WHEN Tamara and John Malcolm discovered an old furniture warehouse in Chipping Norton in 1968, they knew they had come across something rather special.
The two Royal Shakespeare Company actors realised it was the perfect place for a new theatre and began fundraising in earnest, even asking every household in the town for £1 towards the conversion.
Finally their hard work paid off and in 1974, The Theatre became a true community resource which it continues to be four decades later.
From small beginnings when the theatre's first pantomime pulled in about 400 people, to last year's run of Jack and the Giant attracting 17,0000, the theatre regularly attracts people from a 30-mile radius.
Funded almost entirely by box office sales, the 200-seater theatre's only grants come from West Oxfordshire District Council and the town council.
John Terry, who took over as artistic director in 2008, said the spirit of what the theatre does, has not changed since it opened 40 years ago.
"It's always had a sort of sense of being owned by the local people," he said. "It's a charity and it owns its own building. People often say what would you do if you won a million pounds?
"I think that's very much part of who we are. I don't think we would build a bigger theatre if we had the money to do so. There's still a lot of activity coming out of a very small building and that's how we like it."
Beginning life as a Salvation Army Citadel in 1888, the building in Spring Street was at the heart of Chippy'sRed Light district.
"There were gin houses along the road, it was the part of Chipping Norton that was seedy and run down," said Mr Terry. "In the 1870's it was an urgent problem. There was a big tweed mill it was a very busy working town."
The building, which was derelict for a number of years after the Salvation Army left, became a furniture store in the Second World War.
But in strange quirk of fate, the building's designers and engineers were those behind many Victorian Music Halls, leaving it perfectly proportioned for its future theatrical life.
Since opening in 1975, the building might have seen some aesthetic changes but the experience of walking through the front door and watching a show is pretty much identical to what it was four decades ago.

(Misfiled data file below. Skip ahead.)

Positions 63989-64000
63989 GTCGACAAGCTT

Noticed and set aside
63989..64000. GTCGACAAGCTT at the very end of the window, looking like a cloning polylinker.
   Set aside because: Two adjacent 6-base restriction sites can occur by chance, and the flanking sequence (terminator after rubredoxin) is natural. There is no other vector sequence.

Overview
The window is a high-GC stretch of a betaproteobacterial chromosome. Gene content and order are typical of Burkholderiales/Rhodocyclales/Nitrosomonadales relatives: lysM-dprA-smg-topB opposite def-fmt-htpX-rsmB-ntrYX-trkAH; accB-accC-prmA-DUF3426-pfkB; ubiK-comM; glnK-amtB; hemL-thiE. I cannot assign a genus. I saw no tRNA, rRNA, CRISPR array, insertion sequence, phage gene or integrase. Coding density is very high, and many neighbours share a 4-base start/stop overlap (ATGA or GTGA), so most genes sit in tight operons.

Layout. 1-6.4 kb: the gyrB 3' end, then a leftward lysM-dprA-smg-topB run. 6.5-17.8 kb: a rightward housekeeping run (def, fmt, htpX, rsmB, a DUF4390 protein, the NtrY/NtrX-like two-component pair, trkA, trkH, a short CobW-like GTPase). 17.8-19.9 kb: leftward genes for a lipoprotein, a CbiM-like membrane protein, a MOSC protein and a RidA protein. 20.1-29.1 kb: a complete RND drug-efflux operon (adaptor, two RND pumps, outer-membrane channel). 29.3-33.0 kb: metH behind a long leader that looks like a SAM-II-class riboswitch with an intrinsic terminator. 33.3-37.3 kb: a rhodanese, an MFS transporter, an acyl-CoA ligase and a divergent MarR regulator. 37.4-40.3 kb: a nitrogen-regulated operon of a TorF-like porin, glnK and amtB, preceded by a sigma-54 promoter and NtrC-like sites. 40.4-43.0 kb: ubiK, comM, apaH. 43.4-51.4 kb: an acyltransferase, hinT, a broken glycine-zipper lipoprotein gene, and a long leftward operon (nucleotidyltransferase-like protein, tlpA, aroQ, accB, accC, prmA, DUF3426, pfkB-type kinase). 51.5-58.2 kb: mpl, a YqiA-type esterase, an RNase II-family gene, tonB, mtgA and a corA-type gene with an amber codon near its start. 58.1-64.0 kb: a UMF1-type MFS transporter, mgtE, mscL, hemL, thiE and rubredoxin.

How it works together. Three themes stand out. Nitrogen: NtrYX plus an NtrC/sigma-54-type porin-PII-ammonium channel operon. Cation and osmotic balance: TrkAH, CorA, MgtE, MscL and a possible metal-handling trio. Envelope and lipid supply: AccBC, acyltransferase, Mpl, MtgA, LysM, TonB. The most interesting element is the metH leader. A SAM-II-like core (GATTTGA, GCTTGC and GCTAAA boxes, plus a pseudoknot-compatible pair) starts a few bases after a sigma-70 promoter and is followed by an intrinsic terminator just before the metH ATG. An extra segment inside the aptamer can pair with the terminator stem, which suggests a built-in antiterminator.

The theatre has been extended into the building next door to create a bar and gallery while the cottage around the corner is now the box office and rehearsal rooms.
In 1996 it had a major refurbishment, funded in part by the Arts Council, to improve many aspects of the building including the stage and wing space.
Over the years, the theatre has welcomed many touring productions including Cider with Rosie, from the Theatre Royal in Bury St Edmunds.
And it has launched the careers of some of the most well-known faces on our screens today including Men Behaving Badly star, Neil Morrissey, who made his acting debut at the theatre as Little John in Robin Hood fresh from training.
The Theatre also has a strong reputation for producing its own creative work, something which has increased over the last few years to three a year - including the recent production of The Glass Menagerie.
These stand alongside perhaps the theatre's greatest claim to fame, the world-renowned traditional family pantomime, which is a firm family favourite every Christmas.
"The panto keeps to its roots," added Mr Terry. "We don't try and cram in the latest popular songs or a celebrity off the television, it's just about great story telling with lots of jokes and great music.
"It's about recognising panto is a form of English culture. All this cross dressing and larking about once a year, it's a way to let our hair down."
The theatre is not just for performances and each year offers more than 900 sessions of educational, outreach and community work.
This year it is celebrating its 40th birthday with a host of events planned to celebrate its unique heritage.
Later this year a gallery exhibition is being held with items from the theatre's archive and on Saturday, June 14 there will be a1970s birthday party with music from Lovetrain band and a backstage family treasure hunt.
The theatre is also hoping to create, rehearse and produce a short pantomime in 48 hours in July to celebrate its heritage over the last four decades.